We recently reported on Israel’s attacks on Iranian bases in Syria at which drone attacks on Israel were being prepared, Israel hits Iranian bases in Syria to prevent large-scale drone attack.

The effort, according to Israel, was personally supervised by Iranian Quds Force Commander Qassem Soleimani. Two Hezbollah members who reportedly trained in Iran to operate the drones, were killed in the attack. Hezbollah has vowed to retaliate.

At the same time, as we reported, something curious took place in the Hezbollah stronghold of Dahiyeh in the southern suburbs of Beirut.

Two small-copter drones were downed, but not before at least one of them exploded. These were small drones that had limited range. Hezbollah claimed they were an attack by Israel aimed at Hezbollah’s media offices. While photos circulated showed damage to the media offices, no one believed Israel would bother to attack Hezbollah media offices, and not in the heart of Hezbollah’s stronghold. Any attack in Beirut would carry a risk of igniting a wider conflict.

So assuming these small drones were operated by Israel, what was worth the risk?

The Times of London claims to have the scoop: Israel blew up key and expensive Iranian machinery shipped from Iran to help Hezbollah convert its enormous unguided rocket arsenal into guided missiles.

The Jerusalem Post reported:

The two drones which crashed in the Lebanese capital of Beirut targeted crates with machinery to mix high-grade propellent for precision guided missiles, read a report by The Times.

According to intelligence sources quoted in the report, the Iranian-made mixer which was regarded as one of the key parts of precision missile technology was seriously damaged and the computerized control mechanism which was in a separate crate was totally destroyed in the blast.

According to Hezbollah the two drones which fell in the group’s stronghold neighborhood of Dahiya were both armed with 5.5 kilos of C4 explosives.

“After the Islamic Resistance’s specialized experts inspected and dismantled the first drone, it was clear that it was laden with a bomb which was professionally wrapped and isolated,” Hezbollah said in a statement.

“We confirm that it was not on a reconnaissance mission, and that its target was to carry out a suicide attack, exactly like the second drone,” the statement continued.


(Lebanese state media via Times of Israel)

Haaretz adds more detail:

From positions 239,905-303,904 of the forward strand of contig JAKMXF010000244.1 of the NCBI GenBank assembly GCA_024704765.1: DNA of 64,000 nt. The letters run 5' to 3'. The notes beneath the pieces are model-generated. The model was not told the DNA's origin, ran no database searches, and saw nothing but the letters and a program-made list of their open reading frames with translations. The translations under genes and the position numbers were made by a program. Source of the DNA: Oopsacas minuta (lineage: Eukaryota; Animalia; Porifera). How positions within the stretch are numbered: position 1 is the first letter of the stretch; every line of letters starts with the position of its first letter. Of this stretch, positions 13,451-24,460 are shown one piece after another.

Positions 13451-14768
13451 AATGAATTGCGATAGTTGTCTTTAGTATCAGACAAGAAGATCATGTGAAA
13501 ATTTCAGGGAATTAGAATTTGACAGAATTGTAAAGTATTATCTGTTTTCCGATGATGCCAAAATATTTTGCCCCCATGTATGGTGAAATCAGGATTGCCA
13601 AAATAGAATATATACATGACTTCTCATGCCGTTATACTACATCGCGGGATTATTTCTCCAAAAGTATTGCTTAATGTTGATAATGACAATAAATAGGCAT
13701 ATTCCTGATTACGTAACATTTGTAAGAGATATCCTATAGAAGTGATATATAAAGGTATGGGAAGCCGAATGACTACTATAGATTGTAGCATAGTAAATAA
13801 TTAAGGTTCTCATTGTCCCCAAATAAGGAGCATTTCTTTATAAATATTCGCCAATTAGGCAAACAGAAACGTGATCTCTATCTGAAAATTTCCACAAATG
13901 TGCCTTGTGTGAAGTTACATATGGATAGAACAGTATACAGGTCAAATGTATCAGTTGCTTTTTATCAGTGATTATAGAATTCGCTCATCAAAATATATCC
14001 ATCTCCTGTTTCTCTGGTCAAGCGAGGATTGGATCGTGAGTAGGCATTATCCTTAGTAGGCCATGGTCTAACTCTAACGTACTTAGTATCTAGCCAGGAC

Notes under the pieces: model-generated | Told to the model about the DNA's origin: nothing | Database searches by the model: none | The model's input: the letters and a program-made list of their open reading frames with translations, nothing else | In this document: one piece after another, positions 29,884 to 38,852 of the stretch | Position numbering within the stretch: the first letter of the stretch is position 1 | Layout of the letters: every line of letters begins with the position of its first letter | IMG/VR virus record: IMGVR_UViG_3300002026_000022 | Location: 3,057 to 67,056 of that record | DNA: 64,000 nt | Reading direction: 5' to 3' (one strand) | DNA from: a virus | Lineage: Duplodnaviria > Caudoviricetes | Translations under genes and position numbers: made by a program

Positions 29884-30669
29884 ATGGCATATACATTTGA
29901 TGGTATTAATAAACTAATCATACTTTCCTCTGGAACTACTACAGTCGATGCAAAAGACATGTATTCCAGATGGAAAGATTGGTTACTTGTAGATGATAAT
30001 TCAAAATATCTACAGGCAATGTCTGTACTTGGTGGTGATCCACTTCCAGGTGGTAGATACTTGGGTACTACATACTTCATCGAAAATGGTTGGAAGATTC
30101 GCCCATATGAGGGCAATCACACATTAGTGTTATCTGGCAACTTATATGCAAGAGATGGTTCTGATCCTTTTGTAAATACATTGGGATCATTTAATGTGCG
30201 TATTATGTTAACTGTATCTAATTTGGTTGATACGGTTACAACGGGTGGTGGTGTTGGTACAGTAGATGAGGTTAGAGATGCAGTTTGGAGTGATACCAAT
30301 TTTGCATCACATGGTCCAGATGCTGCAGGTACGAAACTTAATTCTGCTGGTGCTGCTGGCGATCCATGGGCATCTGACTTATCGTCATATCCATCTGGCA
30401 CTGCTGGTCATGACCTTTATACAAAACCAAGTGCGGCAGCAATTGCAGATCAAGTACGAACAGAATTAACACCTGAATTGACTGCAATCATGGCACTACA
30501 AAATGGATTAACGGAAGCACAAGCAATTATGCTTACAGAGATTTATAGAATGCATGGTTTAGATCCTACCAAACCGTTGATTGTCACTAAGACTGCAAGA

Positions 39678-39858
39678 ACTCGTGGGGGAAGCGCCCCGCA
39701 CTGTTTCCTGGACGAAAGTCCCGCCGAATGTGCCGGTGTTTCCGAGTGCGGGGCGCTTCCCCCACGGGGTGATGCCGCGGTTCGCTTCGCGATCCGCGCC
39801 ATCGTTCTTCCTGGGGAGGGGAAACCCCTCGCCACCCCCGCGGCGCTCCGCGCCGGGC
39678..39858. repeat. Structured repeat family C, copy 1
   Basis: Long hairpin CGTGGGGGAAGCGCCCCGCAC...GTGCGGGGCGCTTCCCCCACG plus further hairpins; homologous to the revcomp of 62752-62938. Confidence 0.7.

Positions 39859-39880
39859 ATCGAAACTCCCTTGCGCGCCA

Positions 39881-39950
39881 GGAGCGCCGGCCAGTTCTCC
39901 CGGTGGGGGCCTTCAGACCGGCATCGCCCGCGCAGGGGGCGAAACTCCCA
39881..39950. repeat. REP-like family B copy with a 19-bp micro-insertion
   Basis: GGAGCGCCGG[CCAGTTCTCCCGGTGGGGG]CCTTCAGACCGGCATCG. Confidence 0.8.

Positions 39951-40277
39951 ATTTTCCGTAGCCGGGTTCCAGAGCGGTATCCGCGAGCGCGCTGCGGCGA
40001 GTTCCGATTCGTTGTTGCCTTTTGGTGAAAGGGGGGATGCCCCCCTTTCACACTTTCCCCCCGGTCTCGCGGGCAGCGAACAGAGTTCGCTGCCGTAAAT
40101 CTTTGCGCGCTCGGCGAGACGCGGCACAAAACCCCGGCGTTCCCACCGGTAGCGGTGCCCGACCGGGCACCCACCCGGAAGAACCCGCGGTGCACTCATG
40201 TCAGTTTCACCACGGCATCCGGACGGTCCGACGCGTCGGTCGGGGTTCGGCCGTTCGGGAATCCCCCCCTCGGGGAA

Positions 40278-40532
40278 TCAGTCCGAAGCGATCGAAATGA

The attack in Beirut early Sunday morning, which has been attributed to Israel, hit a central component of Hezbollah’s missile program. It damaged a planetary mixer — an industrial-sized mixer weighing about eight tons, needed to create propellants that can improve the engine performance of missiles and increase their accuracy. The machine was hit, as far as we know, shortly before Hezbollah planned to move it to a secured site.

The aerial strike in Beirut, which Nasrallah said was conducted by two explosive-laden drones sent by Israel, hit the mixer, which had been temporarily placed in a Hezbollah-controlled area of the city’s Shi’ite quarter Dahiyyeh. The mixer was damaged, but the main blow was to the machine’s control panel, which is separate from the mixer itself.

Replacing the controller, an expensive bit of electronics manufactured in Iran, will likely take a long time. Were the mixer to become operational, it could have enabled Hezbollah to set up a production line capable of turning out rather large quantities of precision-guided long-range missiles. Because of its use in manufacturing ballistic missiles, the mixer was delivered to Hezbollah by Iran in violation of international treaties.

According to The Times of Israel, this set back Hezbollah’s missile program by at least a year:

The target of a drone attack on a Hezbollah facility in Beirut early Sunday that has been attributed to Israel was an expensive and rare industrial mixing machine used in the creation of solid fuel, and the raid set back the terror group’s plans to develop long-range precision missiles by at least a year, according to Hebrew media reports late Tuesday….

According to Lebanese media Tuesday, the country’s military believes that the unmanned aerial vehicles were launched from within eight kilometers of the site of the explosion, indicating that they were either launched within Lebanon or came in from the sea.

So what really happened? The one thing we can rule out is that Israel attacked Hezbollah media offices. But were the drones operated by Israel and was this equipment targeted?

View it in context. Israel put on a substantial media display over the attack on Iranian bases, and also is in the midst of a media blitz about the Iranian missile program in Beirut. The IDF is naming names.

Something is happening in Beirut that lends credence to the reports about the copter-drone attack. The Israeli message is that they know everything about what Iran and Hezbollah are doing, they know who is doing it, and they know where it is being done.

If Israeli has such precise intelligence, it also has the means to act on it with a lot more than small copter-drones.

[Featured Image: Twitter via Times of Israel]


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